Even the most well-known venture capitalists have startups they regret passing on.
The best startups seem obvious only in retrospect. By the time most of us found about them, they had already reached a critical mass of users. We never had to ask the question "will this work?" since we already saw it working.It is possible to create a "good" startup with a "good" idea, but "great" startups are often the result of ideas that would have seemed ridiculous if you had heard them prior to seeing them working. This is true almost by definition - if they had been so obvious, lots of companies would have already been doing them. Ask yourself, if you were a venture capitalist pitched one of these ideas, what would your reaction have been?
- Facebook - the world needs yet another social network a la Myspace or Friendster except several years late. We'll only open it up to a few thousand overworked, anti-social Ivy Leaguers. Everyone else will then follow since Harvard students are so cool.
- Dropbox - we built a file sharing and syncing solution in a market has a dozen of them built by big companies like Microsoft. It only has one feature, and you have to move all of your content to use it.
- Amazon - we'll sell books online, even though users are still scared to use credit cards on the web. Their shipping costs will eat up any money they save. They'll do it for the convenience, even though they have to wait a week for the book.
- Virgin Atlantic - airlines are fun, so we are starting one. How hard could it be? We'll differentiate with a funny safety video and by not being a**holes.
- Mint - give us all of your bank, brokerage, and credit card information. We'll store them on the web and give you the data back but with nicer fonts. To make you feel richer, we'll make it all green.
- Palantir - we'll build arcane analytics software, put the company in California, hire a bunch of new college grads, many of them immigrants, hire no sales reps, and close giant deals with D.C.-based defense and intelligence agencies.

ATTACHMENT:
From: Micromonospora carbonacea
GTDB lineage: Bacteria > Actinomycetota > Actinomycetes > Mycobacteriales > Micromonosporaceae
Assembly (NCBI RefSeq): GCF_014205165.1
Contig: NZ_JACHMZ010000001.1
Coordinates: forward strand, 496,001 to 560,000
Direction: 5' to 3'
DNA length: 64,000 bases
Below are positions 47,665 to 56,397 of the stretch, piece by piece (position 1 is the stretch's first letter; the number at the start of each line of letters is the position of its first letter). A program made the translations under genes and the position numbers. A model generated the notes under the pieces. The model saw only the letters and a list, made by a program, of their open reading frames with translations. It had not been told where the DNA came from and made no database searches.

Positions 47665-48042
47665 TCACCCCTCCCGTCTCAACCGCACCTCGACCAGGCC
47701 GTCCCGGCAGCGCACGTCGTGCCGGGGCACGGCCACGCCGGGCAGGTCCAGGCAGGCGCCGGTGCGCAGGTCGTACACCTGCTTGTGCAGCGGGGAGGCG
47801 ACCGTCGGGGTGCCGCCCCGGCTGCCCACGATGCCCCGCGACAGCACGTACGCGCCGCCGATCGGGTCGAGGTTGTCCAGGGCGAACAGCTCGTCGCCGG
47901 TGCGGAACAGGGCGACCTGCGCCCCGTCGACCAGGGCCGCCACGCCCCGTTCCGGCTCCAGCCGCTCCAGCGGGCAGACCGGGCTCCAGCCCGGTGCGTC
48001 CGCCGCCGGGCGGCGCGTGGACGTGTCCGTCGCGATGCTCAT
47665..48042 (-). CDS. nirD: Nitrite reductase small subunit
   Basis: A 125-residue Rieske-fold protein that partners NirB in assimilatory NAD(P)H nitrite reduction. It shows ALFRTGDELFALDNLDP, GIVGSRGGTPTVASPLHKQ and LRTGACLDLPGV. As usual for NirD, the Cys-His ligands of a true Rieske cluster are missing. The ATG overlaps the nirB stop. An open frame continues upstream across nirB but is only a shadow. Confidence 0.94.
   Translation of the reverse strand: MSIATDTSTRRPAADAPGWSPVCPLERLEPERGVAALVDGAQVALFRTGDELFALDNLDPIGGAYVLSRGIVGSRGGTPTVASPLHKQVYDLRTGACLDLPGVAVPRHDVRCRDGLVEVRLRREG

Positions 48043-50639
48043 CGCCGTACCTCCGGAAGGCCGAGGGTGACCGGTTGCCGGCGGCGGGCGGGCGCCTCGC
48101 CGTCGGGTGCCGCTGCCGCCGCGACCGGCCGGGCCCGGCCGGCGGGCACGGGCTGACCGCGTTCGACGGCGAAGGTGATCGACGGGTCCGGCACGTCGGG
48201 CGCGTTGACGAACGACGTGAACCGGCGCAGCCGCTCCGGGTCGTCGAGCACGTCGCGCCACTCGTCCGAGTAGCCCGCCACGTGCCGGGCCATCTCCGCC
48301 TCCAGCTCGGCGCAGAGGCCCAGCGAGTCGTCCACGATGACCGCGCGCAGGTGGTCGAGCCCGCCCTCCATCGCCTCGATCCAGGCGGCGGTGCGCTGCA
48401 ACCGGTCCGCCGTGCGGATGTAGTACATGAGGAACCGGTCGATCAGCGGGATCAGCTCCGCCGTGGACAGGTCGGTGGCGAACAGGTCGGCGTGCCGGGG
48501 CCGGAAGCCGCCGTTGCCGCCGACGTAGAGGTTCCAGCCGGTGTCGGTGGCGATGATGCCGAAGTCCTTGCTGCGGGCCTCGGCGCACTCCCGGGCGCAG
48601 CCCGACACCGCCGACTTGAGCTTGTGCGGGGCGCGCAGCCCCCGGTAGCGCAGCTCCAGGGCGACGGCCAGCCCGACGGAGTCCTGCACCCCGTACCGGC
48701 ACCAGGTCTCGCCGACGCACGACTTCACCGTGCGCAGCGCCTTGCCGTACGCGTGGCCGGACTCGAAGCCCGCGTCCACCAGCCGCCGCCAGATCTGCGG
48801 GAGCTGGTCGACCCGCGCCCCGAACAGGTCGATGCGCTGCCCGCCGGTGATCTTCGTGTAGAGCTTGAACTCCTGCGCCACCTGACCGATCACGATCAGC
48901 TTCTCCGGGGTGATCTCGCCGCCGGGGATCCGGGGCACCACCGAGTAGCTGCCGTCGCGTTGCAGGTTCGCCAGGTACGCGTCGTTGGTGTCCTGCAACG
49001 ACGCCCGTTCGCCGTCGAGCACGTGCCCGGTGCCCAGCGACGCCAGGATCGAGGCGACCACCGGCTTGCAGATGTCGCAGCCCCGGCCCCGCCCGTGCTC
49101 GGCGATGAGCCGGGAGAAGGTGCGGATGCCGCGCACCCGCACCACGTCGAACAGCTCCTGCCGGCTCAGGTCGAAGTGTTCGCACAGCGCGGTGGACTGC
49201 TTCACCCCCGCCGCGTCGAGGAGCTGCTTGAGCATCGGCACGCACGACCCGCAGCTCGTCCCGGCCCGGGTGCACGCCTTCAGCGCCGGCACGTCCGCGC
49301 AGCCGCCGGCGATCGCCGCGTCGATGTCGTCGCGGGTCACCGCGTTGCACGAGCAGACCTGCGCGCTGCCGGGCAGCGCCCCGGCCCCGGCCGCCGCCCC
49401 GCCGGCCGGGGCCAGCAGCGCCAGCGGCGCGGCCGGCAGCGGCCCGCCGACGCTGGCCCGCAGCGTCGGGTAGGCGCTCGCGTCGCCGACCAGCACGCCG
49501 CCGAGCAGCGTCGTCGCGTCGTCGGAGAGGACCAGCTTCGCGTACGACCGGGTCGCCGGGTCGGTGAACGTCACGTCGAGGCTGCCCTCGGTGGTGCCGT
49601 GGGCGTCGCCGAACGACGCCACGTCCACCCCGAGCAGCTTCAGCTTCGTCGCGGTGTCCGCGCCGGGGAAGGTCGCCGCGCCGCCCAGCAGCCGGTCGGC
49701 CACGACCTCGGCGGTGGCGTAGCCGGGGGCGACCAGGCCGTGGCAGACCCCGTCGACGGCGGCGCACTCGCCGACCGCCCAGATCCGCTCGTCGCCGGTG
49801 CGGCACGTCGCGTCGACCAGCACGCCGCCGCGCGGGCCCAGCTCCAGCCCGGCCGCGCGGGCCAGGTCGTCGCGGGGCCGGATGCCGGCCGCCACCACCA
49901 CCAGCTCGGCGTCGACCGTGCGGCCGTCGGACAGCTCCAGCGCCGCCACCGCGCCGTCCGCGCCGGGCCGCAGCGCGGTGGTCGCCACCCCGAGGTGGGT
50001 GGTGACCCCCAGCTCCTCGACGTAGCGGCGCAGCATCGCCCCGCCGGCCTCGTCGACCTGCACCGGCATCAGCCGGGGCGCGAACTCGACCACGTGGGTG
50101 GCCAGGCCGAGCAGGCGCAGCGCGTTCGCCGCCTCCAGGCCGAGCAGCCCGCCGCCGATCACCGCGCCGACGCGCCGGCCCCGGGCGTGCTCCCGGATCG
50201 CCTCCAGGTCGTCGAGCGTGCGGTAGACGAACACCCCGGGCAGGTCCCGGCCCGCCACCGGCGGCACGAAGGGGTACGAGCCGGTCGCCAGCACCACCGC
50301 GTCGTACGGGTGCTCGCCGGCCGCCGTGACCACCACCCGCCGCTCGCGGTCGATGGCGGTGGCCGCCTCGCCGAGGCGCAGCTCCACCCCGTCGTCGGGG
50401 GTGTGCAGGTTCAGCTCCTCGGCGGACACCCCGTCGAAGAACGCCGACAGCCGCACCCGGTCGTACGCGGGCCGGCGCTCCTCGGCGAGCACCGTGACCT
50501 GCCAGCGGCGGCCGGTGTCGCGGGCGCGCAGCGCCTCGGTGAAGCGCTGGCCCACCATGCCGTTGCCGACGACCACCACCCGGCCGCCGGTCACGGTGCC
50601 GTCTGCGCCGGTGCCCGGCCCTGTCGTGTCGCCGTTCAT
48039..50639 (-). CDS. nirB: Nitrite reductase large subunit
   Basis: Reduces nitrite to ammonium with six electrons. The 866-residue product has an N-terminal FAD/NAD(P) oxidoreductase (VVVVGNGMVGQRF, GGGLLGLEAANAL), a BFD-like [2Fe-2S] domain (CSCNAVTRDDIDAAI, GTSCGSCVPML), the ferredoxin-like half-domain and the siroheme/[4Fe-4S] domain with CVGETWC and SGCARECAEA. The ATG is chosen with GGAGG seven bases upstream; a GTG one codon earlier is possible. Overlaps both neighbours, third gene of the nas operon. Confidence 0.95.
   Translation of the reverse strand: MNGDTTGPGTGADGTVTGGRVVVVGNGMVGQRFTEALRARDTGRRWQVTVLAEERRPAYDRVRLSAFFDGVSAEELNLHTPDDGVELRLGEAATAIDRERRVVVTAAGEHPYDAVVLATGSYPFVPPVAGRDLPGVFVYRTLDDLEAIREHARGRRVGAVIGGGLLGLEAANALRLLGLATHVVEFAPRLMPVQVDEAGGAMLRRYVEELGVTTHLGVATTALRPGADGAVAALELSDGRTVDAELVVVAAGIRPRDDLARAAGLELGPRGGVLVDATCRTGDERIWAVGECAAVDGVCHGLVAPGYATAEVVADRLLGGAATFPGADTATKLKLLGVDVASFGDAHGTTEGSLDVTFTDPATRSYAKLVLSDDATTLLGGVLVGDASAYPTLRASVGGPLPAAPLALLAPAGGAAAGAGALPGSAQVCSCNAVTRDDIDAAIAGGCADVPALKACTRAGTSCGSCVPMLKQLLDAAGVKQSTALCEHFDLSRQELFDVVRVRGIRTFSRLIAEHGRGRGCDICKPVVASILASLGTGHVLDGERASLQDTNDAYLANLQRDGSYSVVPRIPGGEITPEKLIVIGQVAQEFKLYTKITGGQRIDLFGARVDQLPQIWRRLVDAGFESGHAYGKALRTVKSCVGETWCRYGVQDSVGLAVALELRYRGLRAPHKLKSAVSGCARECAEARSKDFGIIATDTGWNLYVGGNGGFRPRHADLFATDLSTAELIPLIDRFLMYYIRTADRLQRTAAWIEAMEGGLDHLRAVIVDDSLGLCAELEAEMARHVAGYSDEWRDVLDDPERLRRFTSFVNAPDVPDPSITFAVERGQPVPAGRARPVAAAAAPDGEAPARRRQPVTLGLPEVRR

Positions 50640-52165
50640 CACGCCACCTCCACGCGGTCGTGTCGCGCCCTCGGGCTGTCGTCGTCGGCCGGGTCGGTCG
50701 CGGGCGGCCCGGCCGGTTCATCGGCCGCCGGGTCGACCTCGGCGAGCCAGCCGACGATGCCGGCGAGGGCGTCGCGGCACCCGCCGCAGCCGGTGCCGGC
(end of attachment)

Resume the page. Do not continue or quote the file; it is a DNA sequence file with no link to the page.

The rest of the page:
- Craigslist - it will be ugly. It will be free. Except for the scammers and hookers.
- iOS - we are shipping a brand new operating system that doesn't run a single one of the millions of applications that have already been developed for Mac OS, Windows, or Linux. Apple has to approve all of the apps, and it won't have cut and paste to start with.
- Google - we are building the world's 20th search engine at a time when most of the others have been abandoned as being commoditized money losers. We'll strip out all of the ad-supported news and portal features so you won't be distracted from using the free search stuff.
- Github - software engineers will pay monthly fees for the rest of their lives in order to create free software out of other free software!
- PayPal - people will use their insecure AOL and Yahoo email addresses to pay each other real money, backed by a non-bank with a cute name run by 20-somethings.
- Paperless Post - we are like Evite, except you pay us. All of your friends will know that you are an idiot the minute your faux-parchment digital envelope hits their inbox.
- Instagram - who needs Facebook? We got filters! That's right, filters!
- LinkedIn - how about a professional social network, aimed at busy 30- and 40-somethings. They will use it once every 5 years when they go job searching.
- Tesla - instead of just building batteries and selling them to Detroit, we are going to build our own cars from scratch plus own the distribution network. We'll start the company during a recession and the crashing of the clean tech industry.
- SpaceX - if NASA can do it, so can we! It ain't rocket science. Oh, it is.
- Firefox - we are going to build a better web browser, even though 90 percent of the world's computers already have a free one built in. It's based on a product that a single college student built.
- Twitter - it is like email, SMS, or RSS. Except it only has 140 characters, doesn't support images, can't be made private, and will be used mostly by geeks at first, followed by Britney Spears and Charlie Sheen.